Tuesday, November 22, 2011

"Choice is Deliberate Desire"

Delving into Michael Allingham's Choice Theory: A Very Short Introduction (Oxford Universty Press, 2002), it's hard not to start thinking about the choices we are making all the time, or that are made for us. How so many free choices are really gambles. To at least some extent, we are all gamblers!

Modern life. Any kind of insurance. How much should the deductible be vs. the payment plan vs. the possible payout? How much is risk aversion, a requirement of law, prudence or a feeling of safety?

The dentist. My dentist says I need two crowns, an expensive proposition for anyone who is not a millionaire. What do I do? I think, no I don't -- you are trying to choose for me in order to make more money. Instead, I choose to deal with each crown as necesssary, certainly in a more fiscally paced way. It's a gamble that I can wait as long as I want.

Driving, or more accurately, speeding. Who doesn't make a quick calculation such as, ah, everybody's speeding, what are the chances that a traffic cop will bust me? Just in case, let's keep it to "only five miles over the limit."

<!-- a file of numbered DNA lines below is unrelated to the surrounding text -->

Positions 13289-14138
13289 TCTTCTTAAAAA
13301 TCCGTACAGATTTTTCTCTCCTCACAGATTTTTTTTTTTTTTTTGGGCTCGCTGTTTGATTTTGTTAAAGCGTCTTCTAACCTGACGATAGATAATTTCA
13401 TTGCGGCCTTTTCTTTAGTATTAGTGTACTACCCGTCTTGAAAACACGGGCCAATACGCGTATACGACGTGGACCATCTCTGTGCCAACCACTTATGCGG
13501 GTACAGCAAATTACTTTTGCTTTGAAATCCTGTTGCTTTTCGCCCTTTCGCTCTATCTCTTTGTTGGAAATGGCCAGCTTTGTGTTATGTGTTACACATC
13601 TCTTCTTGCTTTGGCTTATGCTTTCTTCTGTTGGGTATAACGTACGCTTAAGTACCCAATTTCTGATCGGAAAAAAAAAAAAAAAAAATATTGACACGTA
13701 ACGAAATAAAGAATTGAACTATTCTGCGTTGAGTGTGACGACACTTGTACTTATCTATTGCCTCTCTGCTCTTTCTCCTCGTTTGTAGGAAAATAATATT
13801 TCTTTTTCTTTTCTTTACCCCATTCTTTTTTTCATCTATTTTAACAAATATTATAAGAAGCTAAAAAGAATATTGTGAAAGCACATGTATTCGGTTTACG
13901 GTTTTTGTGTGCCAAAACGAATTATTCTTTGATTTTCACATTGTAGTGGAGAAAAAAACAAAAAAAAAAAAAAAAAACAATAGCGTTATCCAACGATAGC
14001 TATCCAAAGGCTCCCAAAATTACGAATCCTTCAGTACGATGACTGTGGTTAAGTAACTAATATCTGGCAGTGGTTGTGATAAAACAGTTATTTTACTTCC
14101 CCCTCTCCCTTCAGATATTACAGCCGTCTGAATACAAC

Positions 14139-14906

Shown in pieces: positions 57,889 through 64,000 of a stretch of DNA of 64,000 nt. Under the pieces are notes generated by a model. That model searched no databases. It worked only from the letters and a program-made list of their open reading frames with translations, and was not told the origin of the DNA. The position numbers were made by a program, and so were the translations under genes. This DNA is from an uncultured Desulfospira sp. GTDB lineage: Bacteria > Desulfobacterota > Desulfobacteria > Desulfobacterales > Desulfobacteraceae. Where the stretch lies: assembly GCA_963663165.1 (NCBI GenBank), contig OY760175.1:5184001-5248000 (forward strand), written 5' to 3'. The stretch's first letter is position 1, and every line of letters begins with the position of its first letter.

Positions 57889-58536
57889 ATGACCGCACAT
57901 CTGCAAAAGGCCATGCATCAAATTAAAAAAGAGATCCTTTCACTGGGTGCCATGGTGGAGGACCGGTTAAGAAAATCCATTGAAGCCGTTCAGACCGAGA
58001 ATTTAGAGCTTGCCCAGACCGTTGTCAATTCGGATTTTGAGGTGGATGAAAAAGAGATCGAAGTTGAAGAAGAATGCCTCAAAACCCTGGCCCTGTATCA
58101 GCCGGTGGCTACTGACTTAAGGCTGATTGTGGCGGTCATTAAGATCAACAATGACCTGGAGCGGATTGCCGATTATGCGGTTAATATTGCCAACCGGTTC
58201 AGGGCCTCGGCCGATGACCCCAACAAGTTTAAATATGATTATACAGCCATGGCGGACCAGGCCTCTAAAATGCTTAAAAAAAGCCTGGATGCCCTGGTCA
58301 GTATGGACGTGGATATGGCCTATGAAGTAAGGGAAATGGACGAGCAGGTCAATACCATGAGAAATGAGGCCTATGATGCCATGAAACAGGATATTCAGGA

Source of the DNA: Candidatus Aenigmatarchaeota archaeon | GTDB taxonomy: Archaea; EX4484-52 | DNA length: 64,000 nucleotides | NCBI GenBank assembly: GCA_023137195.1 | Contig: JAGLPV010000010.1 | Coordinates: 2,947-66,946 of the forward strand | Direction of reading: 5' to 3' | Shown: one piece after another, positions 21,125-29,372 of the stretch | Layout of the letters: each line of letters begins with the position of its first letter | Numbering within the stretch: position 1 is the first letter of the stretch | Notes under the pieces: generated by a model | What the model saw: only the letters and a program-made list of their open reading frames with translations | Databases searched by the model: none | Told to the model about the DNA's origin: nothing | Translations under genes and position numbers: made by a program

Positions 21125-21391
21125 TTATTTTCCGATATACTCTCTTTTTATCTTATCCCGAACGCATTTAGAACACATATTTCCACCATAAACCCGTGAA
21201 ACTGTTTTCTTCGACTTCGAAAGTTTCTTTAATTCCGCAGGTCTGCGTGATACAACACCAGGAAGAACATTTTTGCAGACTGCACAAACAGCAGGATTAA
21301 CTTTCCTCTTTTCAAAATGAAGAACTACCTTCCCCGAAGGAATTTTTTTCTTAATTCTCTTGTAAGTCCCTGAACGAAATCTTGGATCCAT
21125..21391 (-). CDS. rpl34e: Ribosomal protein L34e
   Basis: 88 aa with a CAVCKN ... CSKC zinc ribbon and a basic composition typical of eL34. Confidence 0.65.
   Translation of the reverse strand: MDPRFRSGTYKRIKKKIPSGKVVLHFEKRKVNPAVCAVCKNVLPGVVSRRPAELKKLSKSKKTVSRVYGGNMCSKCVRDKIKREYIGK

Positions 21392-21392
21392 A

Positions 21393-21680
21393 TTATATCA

A nuclear Iran. The Iranian leadership has chosen to develop nuclear power, which will evidently enable Iran to develop nuclear weaponry, as well. ("Choice is deliberate desire." -- Allingham, page 21). The leadership of many other nations does not like Iran's choice, and in turn some choose to obstruct and delay and (try to) block Iran's choice. The leadership of Israel, managing its own nuclear arsenal, could choose to attack Iran. Likewise, if Iran completes a nuclear weapons system, Iran's leadership could choose to attack Israel. What are the chances either way?

Any way you cut it, choice theory is pretty damned interesting. Given how many daily choices we all make, large and small, we should probably think about the process more often.

Today's Rune: The Mystery Rune.


Adorably Dead said...

Very nice and interesting post. ^_^

the walking man said...

I have a theory of choice as well. I choose not to spend ne dime on anything or anyone holiday related and if 250,000,000 other people do exactly the same choice not only will they have a nicer warmer more family oriented holiday, it would take the weapon of choice away from them who are waging war on the consuming class.

Charles Gramlich said...

and the choices seem to increase, at least in products and so on. It's mind boggling.